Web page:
To the Student With Anxiety, From a Teacher Who’s Been There
As the school year approaches (faster than we want it to), some students are experiencing an ample amount of anxiety. Everything from figuring out who will be their teacher, to seeing who’s in their class and everything in between. Being a special education teacher and having my own conditions allows me to view things from a different perspective. It allows me to tap into my experiences and provide some insight to the child who may have no other outlet.
Last year, I encountered a student who was having an anxiety attack. The student was distraught, debilitated by his thoughts. So we sat at the table and talked it out. He professed his worries about his home life, daily struggles and overall anxiety of the world around him. He was so consumed by his thoughts, he couldn’t function.
As the hyperventilating and tears progressed, I expressed to him he was safe, cared for and the things he was concerned about were out of his control. I clearly remember this interaction because it was one of the first times I told a student I had an anxiety disorder. He seemed shocked and taken aback because, I assume, he didn’t think teachers had anxiety or that a teacher would be able to relate to him.
Time progressed and he relocated for a few minutes to regain composure. That day, I felt like I provided a positive example of coping with anxiety for him. That day, I truly felt like I helped someone in the way many people have helped me.
Now, here’s what I want to tell any student who struggles with anxiety.
Dear (insert your name here),
These golden nuggets below are for the student with anxiety, depression or any other condition from the perspective of an anxiety-riddled teacher.
Golden Nugget #1: You are not alone.
Your mind likes to play mean tricks on you. It makes you think you’re losing control, but you’re actually stable. It makes you feel like you’re not safe, but know you are protected. Anxiety will cause you to overanalyze people’s intentions and make you feel like it’s you against the world. Please, know you’re not alone.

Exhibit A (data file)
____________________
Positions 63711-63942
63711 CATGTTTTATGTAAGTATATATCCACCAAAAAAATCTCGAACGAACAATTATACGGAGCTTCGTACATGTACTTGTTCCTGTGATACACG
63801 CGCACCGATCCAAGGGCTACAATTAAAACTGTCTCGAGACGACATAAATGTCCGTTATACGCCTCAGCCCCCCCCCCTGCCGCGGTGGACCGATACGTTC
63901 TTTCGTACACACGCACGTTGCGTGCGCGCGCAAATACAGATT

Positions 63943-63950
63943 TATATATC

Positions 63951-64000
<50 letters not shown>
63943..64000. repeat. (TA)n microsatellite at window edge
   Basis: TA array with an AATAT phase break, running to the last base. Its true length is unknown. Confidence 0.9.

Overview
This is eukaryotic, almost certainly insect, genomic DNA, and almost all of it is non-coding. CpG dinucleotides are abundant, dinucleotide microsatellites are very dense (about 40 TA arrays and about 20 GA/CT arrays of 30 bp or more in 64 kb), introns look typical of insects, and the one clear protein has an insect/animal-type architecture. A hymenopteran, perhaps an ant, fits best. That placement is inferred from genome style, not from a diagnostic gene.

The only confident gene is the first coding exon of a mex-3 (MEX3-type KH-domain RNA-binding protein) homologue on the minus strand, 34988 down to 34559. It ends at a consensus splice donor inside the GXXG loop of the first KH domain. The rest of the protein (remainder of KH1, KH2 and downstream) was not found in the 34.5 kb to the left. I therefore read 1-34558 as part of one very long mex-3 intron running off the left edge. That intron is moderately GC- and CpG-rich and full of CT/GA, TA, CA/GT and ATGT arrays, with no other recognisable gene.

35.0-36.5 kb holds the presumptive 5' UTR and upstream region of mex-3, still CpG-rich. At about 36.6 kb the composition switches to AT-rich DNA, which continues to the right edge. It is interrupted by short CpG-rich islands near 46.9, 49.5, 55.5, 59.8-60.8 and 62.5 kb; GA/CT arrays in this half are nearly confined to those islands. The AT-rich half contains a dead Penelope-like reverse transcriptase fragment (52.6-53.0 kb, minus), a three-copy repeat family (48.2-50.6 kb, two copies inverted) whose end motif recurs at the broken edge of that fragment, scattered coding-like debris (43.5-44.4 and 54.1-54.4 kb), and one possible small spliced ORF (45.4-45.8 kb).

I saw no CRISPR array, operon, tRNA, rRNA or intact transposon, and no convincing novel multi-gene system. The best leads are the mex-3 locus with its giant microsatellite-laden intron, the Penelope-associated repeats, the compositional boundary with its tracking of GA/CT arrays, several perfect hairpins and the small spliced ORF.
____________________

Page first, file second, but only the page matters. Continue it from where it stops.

Golden Nugget #2: It’s OK to ask for help.
Please, ask for help. I’m not a mind reader. My goal is to help you. If there’s something you need, then ask. I know you’ll be stewing over whether people will think less of you. Trust me, I was that kid. Know it’s OK to ask. I would rather you ask and have the tools you need to complete the task rather than sit, anxiously hoping I walk by your desk.
Golden Nugget #3: Be honest.
Simple as that. Admit you’re having an issue and we will try our best to come up with a plan to diffuse the situation. Teamwork makes the dream work.
Golden Nugget #4: Express your emotions, appropriately.
I understand it’s easier said than done. Teachers understand every kid isn’t going to be “on point” every day. It’s OK. Tell your teachers when you feel anxious, if you’re having a bad day or ask for ideas of how to better express yourself. I’ve learned throughout the years writing is my outlet, but everyone is different. Your outlet may be drawing, singing or dancing. Find something to make you happy!
Golden Nugget #5: Everything will be OK.
As I said beforehand, your mind will be mean to you. Know that everyone around you isn’t a monster, making fun of you or out for you. You’re not alone. Try to go out and make friendships. I know that’ll be difficult, but you have to start from somewhere. Everything will be OK! Yes, you may have an anxiety attack and feel no one may understand, but you are stronger than your condition.
You may take these nuggets with a grain of salt, but you should know you are stronger than your condition. It’s an uphill battle that requires daily conquering, but you are absolutely capable. You are brighter than your darkest thoughts. You are more powerful than your negative thoughts and you will be successful this school year!
The Anxiety-Riddled Teacher